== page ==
Once the program is in effect, sheriff’s officers and officials from multiple county agencies will conduct inspections to ensure gardens comply with square footage limits, have legally obtained water sources and aren’t fouling the environment with sediments, fertilizers, pesticides or other contaminants. The county can impose $1,000-a-day administrative fines until corrections are made.
Among those eager to work with the program is Mark Bolger, 28, who grew up in an agricultural community near Stockton and went on to become a medical marijuana grower in Calaveras.
Well before supervisors took up the issue, Bolger had invited state water board officers and county land use and environmental officials to visit his terraced, one-half acre marijuana garden.
It sits on a sprawling property with a processing room and electric-powered trimming machines that harvest hundreds of pounds of marijuana each fall. Wearing leather boots, jeans, a plaid shirt and a ranch cap over short-trimmed hair, Bolger walks his cannabis garden with the authority of a professional farmer.
Bolger says he files state and federal tax withholding statements for his three workers (though the employee forms don’t state the nature of the business.) He says he is excited to start paying taxes and fees to Calaveras County – in his case, more than $45,000 annually, including cultivation taxes and program costs.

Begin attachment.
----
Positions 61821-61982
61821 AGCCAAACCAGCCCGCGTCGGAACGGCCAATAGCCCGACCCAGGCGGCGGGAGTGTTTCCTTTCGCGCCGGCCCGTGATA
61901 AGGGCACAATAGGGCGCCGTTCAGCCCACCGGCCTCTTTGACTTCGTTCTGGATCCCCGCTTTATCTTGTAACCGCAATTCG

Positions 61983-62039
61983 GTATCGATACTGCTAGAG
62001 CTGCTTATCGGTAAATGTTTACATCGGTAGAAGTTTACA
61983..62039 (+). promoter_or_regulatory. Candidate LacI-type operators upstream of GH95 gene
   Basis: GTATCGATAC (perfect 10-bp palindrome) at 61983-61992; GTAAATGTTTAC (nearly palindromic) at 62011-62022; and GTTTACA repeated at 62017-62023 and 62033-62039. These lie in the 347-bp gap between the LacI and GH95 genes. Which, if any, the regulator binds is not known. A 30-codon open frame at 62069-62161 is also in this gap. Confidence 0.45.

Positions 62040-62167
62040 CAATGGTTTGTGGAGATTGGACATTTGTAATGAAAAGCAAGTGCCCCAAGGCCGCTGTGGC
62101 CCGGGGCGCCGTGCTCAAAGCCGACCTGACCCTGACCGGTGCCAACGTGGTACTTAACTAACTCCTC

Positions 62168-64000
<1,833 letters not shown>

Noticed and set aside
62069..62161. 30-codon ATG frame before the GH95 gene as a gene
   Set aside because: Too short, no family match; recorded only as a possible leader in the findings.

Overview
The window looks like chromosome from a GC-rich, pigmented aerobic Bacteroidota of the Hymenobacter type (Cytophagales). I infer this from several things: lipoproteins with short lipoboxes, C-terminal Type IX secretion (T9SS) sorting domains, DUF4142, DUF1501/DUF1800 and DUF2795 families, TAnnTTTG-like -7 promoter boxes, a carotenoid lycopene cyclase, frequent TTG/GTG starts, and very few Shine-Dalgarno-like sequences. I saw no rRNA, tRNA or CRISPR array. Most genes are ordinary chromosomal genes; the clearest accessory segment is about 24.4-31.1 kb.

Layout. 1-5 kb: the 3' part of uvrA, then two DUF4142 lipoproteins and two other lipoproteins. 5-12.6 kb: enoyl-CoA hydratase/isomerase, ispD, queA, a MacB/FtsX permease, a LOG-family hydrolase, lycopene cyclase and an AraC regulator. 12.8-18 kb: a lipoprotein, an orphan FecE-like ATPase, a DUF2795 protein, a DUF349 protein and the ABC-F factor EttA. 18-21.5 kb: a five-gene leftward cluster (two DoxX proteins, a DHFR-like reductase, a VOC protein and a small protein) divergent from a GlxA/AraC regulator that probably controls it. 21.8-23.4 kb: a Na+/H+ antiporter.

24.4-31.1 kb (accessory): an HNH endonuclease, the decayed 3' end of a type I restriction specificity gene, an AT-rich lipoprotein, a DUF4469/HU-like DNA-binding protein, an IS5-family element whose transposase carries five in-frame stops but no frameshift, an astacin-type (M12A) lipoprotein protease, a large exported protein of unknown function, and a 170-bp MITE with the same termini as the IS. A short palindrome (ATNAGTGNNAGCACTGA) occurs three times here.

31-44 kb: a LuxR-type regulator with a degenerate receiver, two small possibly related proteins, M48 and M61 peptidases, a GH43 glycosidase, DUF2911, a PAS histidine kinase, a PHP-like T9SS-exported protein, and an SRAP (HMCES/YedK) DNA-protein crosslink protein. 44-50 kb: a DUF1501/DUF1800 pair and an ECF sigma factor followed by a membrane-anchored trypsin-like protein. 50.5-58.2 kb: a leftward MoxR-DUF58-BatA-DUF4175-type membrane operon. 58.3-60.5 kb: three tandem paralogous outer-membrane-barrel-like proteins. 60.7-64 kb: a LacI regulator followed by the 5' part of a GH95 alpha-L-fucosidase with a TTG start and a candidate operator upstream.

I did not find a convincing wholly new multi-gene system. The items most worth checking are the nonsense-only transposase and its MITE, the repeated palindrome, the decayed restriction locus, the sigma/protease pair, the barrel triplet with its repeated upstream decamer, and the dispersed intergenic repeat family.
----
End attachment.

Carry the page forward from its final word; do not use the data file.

“Taxes equal job security with this industry,” Bolger said. “This is helping support our community.”
With his long, scraggly gray hair, Liberty looks more the part of the old-fashioned hippie pot grower, even though he worked decades in a traditional career. Influenced by his wife’s work with hospice patients, he later became involved with a local collective that raised marijuana for terminally and seriously ill residents.
Now a commercial grower, Liberty sees marijuana as perhaps his only hope for rebuilding after the ravaging Butte Fire.
The family’s insurance policy didn’t cover the replacement costs for Liberty’s home. He also couldn’t emotionally fathom returning there to live, he said. He and Lauren plan to sell the property, the place where they thought they would live out their retirement.
They invested the insurance settlement on an undeveloped property that wasn’t scorched by fire, choosing a larger hilltop setting – this one expansive enough to allow the maximum half-acre marijuana garden under county rules.
There, they hope to generate enough income from a newly planted marijuana farm – plus the current plants on their original property – to be able to build a house at the second site.
“The role that cannabis is playing in the recovery can’t be understated,” he said.